Living in a gobbler paradise

April 07, 2005 11:00 pm
A wild turkey tom, left, and a pair of hens. (Illustration courtesy of National Wild Turkey Federation).
A wild turkey tom, left, and a pair of hens. (Illustration courtesy of National Wild Turkey Federation).

By JAYSON JACOBY

Of the Baker City Herald

Paul Schon sat silent and still, his back braced against a pine, while 20 or so wild turkeys pranced through the forest, oblivious to him and the 12-gauge shotgun in his hands and the tag in his pocket that said he could shoot any male turkey he saw.

An hour passed.

Schon watched as the flock, which included a pair of trophy males ("toms") with long beards and iridescent tail feathers, ambled away, out of range.

Schon's index finger had not touched the shotgun's trigger.

He drove home, back to Baker City.

With his unfired gun.

With his unused tag.

Without a turkey.

And he was happy.

"I never could get a shot," Schon said Tuesday, recalling that hunt near Halfway several years ago. "But I got to watch them, and I learned a lot about them.

"It was great."

Schon, 51, has hunted wild turkeys for 20 years, and he actually likes it when the turkeys win.

Sure he enjoys munching a juicy drumstick now and again.

But Schon said vivid memories, which are all that he harvested during that hour he spent among the pines, with turkeys all around, are equally fulfilling.

"Just being out there is what I care about," he said. "Sometimes you see deer and elk, and the grouse are doing their mating dance. If the conditions are right there might be mushrooms, and if you want you can pick a mess of them."

Which is not to imply that Schon intends to bring his mushroom bucket but leave his shotgun at home when Oregon's statewide turkey-hunting season starts April 15.

He said he has killed a couple dozen gobblers over the past two decades.

And if he gets two clear shots this year, he will take his limit of two tom turkeys before the season ends May 31.

But even if the turkeys best him (or perhaps baste is the better verb), Schon is certain he'll have fun.

He always has relished the hunting more than the shooting.

"The thrill of it to me is just to get them to gobble and come to you," Schon said. "Your heart pounds — or mine does, anyway."

Bringing the birds to Baker

That pulse-quickening gobble of an approaching tom is a much more common sound in Baker County today than it was in the mid-1980s, when Schon started pursuing the big birds.

He said he first hunted turkeys farther west in the Blue Mountains, around Heppner.

At that time, Schon said, turkeys were about as rare in Baker County as tornadoes.

But most every year since 1988, the Oregon Department of Fish and Wildlife (ODFW), with help from the National Wild Turkey Federation, has trapped turkeys in Southwestern Oregon, where the birds are plentiful, and released them in Baker County.

During the past 17 years ODFW, with help from the Baker County Longbeards, the local chapter of the National Wild Turkey Federation, has let loose 707 turkeys in the county, including 91 in 2004, said George Keister, district wildlife biologist at ODFW's Baker City office.

The turkeys seem to have taken to Baker County.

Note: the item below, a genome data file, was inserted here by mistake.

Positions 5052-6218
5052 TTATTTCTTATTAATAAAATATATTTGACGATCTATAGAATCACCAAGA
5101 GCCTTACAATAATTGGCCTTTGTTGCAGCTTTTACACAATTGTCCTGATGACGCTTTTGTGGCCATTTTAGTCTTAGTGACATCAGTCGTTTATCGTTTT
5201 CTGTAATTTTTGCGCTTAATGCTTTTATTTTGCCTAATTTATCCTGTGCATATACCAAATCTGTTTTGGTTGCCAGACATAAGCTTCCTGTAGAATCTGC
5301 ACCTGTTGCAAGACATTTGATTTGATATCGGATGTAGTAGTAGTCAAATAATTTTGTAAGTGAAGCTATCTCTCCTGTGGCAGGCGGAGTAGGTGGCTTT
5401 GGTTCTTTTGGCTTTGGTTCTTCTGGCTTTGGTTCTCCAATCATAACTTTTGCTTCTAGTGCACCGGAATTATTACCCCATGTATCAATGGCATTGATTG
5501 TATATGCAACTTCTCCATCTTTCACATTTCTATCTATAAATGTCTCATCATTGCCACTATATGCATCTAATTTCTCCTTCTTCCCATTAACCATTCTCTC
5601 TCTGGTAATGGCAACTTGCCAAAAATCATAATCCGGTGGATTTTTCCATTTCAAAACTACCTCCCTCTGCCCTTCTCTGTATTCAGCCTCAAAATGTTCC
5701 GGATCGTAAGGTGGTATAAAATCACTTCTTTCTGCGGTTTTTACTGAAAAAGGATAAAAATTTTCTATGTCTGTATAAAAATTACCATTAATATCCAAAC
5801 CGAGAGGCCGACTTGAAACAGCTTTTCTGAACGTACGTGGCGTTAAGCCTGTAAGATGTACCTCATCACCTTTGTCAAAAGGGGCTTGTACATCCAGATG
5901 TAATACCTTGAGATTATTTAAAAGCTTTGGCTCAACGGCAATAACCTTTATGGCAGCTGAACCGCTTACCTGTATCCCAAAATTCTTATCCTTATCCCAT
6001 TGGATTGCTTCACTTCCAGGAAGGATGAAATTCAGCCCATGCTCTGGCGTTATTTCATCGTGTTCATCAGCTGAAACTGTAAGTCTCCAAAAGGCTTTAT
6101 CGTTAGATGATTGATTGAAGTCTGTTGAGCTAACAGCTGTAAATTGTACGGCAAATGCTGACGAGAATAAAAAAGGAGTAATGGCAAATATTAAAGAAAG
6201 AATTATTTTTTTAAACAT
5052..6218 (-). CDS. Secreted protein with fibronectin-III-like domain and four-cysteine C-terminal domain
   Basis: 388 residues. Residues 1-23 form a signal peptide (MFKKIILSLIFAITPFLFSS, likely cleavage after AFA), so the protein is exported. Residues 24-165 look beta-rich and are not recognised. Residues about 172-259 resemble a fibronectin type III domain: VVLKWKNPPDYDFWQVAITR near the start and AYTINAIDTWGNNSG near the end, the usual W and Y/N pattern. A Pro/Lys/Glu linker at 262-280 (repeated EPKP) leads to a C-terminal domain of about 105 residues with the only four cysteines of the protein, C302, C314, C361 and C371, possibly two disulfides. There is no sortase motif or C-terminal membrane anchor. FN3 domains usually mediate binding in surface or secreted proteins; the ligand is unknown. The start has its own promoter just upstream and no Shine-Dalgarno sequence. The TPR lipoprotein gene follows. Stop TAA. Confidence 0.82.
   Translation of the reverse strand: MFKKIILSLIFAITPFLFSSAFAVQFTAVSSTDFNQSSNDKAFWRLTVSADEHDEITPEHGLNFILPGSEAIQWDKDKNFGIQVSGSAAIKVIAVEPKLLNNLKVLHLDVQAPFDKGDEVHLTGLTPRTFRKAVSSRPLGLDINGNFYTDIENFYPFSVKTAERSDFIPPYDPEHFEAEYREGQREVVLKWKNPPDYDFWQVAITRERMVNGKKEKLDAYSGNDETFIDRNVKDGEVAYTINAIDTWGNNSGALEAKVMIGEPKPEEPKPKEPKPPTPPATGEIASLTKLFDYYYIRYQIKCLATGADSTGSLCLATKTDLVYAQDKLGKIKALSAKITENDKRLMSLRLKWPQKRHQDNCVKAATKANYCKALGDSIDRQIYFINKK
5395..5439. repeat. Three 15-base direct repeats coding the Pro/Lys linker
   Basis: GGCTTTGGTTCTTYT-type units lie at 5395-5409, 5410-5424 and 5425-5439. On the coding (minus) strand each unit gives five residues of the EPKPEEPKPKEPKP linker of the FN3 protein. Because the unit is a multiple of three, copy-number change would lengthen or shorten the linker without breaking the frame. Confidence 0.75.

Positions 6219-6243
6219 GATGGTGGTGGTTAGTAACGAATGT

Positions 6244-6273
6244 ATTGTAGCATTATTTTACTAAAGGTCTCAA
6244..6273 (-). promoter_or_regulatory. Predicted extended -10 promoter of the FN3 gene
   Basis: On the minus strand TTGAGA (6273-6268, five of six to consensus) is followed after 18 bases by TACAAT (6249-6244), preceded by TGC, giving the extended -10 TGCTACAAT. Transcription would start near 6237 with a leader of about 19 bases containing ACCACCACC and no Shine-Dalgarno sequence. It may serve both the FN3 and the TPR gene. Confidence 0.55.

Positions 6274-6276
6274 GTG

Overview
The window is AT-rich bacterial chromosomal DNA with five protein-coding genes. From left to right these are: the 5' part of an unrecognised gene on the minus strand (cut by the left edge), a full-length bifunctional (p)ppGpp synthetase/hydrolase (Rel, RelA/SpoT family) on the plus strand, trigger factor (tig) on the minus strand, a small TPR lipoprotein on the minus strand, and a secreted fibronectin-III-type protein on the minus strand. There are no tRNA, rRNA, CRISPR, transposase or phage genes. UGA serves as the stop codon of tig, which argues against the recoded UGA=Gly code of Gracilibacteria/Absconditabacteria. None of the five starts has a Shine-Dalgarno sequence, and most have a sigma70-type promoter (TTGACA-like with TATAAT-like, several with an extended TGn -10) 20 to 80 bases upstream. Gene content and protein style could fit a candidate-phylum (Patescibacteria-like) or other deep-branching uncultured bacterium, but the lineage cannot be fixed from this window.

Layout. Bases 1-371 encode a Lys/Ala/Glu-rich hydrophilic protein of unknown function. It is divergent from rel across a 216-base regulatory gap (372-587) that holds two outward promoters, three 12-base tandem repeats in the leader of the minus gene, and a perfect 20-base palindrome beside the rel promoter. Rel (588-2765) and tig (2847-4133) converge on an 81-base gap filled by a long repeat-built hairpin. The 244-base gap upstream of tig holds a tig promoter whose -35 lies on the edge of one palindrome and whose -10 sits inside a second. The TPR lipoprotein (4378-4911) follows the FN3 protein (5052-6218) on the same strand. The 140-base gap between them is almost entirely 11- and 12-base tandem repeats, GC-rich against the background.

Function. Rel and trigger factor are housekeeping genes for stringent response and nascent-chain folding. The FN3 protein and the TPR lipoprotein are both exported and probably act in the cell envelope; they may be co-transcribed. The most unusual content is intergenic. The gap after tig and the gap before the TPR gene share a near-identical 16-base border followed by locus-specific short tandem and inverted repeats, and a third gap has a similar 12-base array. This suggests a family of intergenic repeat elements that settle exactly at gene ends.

"There's birds all over," Schon said. "They're pretty well scattered.

"But there's also a lot more hunters."

Keister said ODFW freed turkeys in several parts of the county, including Auburn, about 10 miles southwest of Baker City; in the Burnt River Canyon between Durkee and Bridgeport; and in Baker County's Panhandle near Halfway.

The Panhandle, in fact, has become Baker County's prime turkey-hunting destination, both Keister and Schon said.

Turkeys are so plentiful there that a few years ago ODFW conducted its first trap-and-transplant operation in Baker County, capturing several dozen turkeys in Pine Valley and releasing them elsewhere.

There are two main reasons for the Panhandle's turkey abundance, Keister said.

First, wild turkeys from Idaho have migrated to the Halfway country for more than a decade, and those birds have supplemented Oregon's turkey transplants.

(The Idaho turkeys are the Merriam's subspecies, which is slightly different from the Rio Grande, the only type of turkey ODFW has released in Oregon.)

Second, the Halfway area contains some of the county's best turkey habitat, Keister said, with plenty of the streamside trees and shrubs the birds depend on for food during winter.

Schon said the abundance of birds isn't the only reason he prefers to hunt the Panhandle.

He grew up in Halfway.

"I know that country so well," he said.

What Schon admits he doesn't know so well is the wild turkey.

The birds have trimmed his ego many times.

"You think you've got 'em figured out and then they do something different," Schon said.

The wild turkey's main advantages are its eyes and ears, he said. Put simply, the bird can see and hear better than the hunter can.

"Any movement and they'll spot you pretty quick," he said.

Schon also hunts elk, an animal renowned for its ability to leave hunters muttering to themselves.

He said a tom turkey can be every bit as cunning as a wily old bull elk.

And unlike an elk, a turkey can flee by air or ground.

"They can cover a lot of ground when they run," Schon said.

Turkeys can run at 25 mph, and fly at 55 mph, according to the National Wild Turkey Federation.

On the plus side, Schon points out, even a grizzled old tom rarely tops 30 pounds — a much easier-to-haul load than an 800-pound elk.

Ultimately, he said, turkeys test hunters' patience as much as their skill with a bird call or a shotgun.

Schon said he uses a call to mimic the sounds of a hen — one of the best ways to attract amorous toms.

"If you can get 'em to gobble you know where they're at," he said. "But that doesn't mean you can get them to where you can shoot."